Hill-Stead Museum

Hill-Stead Museum is one of Connecticut’s best known historic house museums, and is visited by many for the renowned collection of impressionist art which includes original pieces by Monet, Degas, Manet, Whistler and Cassatt. The house was built at the turn of the 20th century by Alfred and Ada Pope, in the colonial revival style. Their daughter, Theodate Pope Riddle, fell in love with the area when she was attending Miss Porter’s School in Farmington, and convinced her parents to move from Cleveland and build their home here. An aspiring architect, she designed the 19-room home that her parents retired to, and she was later to inherit. The property includes several buildings, all designed and built by Theodate over the half century of her involvement. In addition to the house,  there is a stone garage that once served as a stable, a carriage barn, and an adjoining building known as the Makeshift Theater.

Hill-Stead Museum

Hill-Stead Museum is reminiscent of Washington’s home, Mount Vernon, from the front.

The house is set up on the highest point of the 250 fifty acre property, overlooking the Litchfield Hills to the west, surrounded by former farm fields to the north and meadows to the south. Immediately south of the home is a beautiful Sunken Garden nestled in a one-acre natural depression. This is a formal flower garden that was designed in 1920 by Beatrix Farrand, America’s first female landscape architect. Today it has been restored to its original grandeur, with formal beds full of perennials and annuals from spring through fall. The beauty begins with tulips in April and ends with a striking color scheme of blue, purple and white to complement the vivid colors of fall foliage.  This garden is a real gem, surrounded by hedges, eight foot high stone walls, and with a green and white summer house at its center.

What to Photograph

While you cannot use your camera inside the home, you are free to use it around the grounds to photograph the mansion and the other interesting buildings, as well as the Sunken Garden and the surrounding property.  There are numerous buildings from the early 20th century on the grounds to explore and photograph. The mansion itself with its tall white columns enclosing a porch with slatted rocking chairs is reminiscent of George Washington’s house at Mount Vernon.  The house itself has interesting lines, and in the early morning light it shines from the north side. The little caretaker’s cottage to the south sits quietly beside the meadow where the sheep meander from spring through fall. The stone garage, the carriage barn, the Makeshift Theater all surround the house, and provide many interesting nooks and crannies to explore and photograph.

The Sunken Garden is photogenic in all seasons, even in winter.

The Sunken Garden is photogenic in all seasons, even in winter.

You aren’t limited to photographing architecture here. The vista from the front porch of the house is beautiful, especially in the evening when the sun sets.  Watch for days with especially interesting skies for the best shots over the Litchfield Hills. If you love to shoot flowers and gardens, the Sunken Garden is a great place with multiple formal beds laid out in an octagonal pattern.  It is a good place to get close for macro shots of individual flowers, colorful tulips and forget-me-nots in spring, antique roses, fluffy peonies and lavender mixed with a variety of other blooms in the summer, and white mixed with various blues and purples in late summer and fall. There are also lots of possible angles to take overviews of the garden, or details with the summer house anchoring the garden, the sun dial at the south side, and the old fashioned white gate that leads out to the meadow where the sheep roam. With the surrounding stone walls and hedge as a backdrop (or foreground), the garden provides for a great shot even in the winter when the structures play an important role.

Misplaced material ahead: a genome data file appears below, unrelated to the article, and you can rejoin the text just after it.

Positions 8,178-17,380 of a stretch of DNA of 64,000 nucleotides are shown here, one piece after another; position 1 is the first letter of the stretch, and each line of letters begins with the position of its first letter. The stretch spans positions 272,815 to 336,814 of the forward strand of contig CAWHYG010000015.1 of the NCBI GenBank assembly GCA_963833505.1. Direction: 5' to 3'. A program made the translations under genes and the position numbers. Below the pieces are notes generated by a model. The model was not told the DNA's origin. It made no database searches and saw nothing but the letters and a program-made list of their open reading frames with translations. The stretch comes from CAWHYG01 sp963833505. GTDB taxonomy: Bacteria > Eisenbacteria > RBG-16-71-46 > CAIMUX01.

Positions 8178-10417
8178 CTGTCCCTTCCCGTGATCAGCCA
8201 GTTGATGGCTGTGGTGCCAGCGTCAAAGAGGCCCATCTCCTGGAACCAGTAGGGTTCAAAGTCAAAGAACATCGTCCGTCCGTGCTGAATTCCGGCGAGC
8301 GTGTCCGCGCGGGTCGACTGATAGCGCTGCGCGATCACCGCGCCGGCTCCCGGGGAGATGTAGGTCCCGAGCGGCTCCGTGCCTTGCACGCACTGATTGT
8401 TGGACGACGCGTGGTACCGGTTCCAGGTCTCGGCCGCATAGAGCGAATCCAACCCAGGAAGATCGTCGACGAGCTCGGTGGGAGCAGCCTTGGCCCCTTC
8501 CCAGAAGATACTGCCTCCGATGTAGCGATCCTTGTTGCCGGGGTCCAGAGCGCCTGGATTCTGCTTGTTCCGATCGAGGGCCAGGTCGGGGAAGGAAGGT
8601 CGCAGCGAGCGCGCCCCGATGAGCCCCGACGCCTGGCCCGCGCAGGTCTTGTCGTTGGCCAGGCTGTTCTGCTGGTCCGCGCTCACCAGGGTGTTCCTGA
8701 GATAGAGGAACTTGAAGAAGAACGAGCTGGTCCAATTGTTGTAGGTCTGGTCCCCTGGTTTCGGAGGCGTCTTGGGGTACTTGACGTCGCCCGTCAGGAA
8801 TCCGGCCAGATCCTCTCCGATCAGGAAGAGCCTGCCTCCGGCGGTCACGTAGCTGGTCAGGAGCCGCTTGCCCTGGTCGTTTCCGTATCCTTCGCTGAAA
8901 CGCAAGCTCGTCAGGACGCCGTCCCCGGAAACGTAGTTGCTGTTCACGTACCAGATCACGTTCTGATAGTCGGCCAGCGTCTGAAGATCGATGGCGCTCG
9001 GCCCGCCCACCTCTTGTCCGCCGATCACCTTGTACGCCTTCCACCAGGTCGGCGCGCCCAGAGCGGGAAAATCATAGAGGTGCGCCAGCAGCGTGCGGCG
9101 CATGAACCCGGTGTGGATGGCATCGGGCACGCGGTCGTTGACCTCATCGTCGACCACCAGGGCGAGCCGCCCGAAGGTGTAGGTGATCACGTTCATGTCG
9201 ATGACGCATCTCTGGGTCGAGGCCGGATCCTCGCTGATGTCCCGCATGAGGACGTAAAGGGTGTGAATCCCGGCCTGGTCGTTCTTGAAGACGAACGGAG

If you are prepared to walk a little, there are trails that meander through the wooded area to the east of the house just off the parking lot, where you might find some interesting birds and butterflies to photograph. A trail map is available in the gift shop.When to go

Spring through fall are the best seasons, but don’t ignore the winter when the snow covers the ground. It makes for a very interesting place to be with all the white structures with dark green trim against the white snow. As in almost all cases on sunny days, early morning or late evening is the best time to go, with bright overcast days being the next best time to get good shots of the buildings without a lot of shadow and burnt out whites.

The view of the Farmington hillside is spectacular in fall color.

The view of the Farmington hillside is spectacular in fall color.

Hill-Stead Museum

35 Mountain Road,

Farmington, CT 06032

860-677-4787

www.hillstead.org

GPS coordinates:  Latitude: 41.721367, Longitude: -72.82752

Parking  is available free of charge at the museum. Follow the long entry drive past the house and stone garage to the parking lot.

There is a charge for entry to the museum, but the grounds are free of charge.  The museum asks for a $5.00 fee pp for photography groups and artists who work on the grounds. Check in at the visitors center in the gift shop to inquire during open hours.

Hours:  Grounds are open sunrise to sunset daily. The museum is open Tuesday-Sunday 10 am–4 pm and closed Mondays and major holidays.

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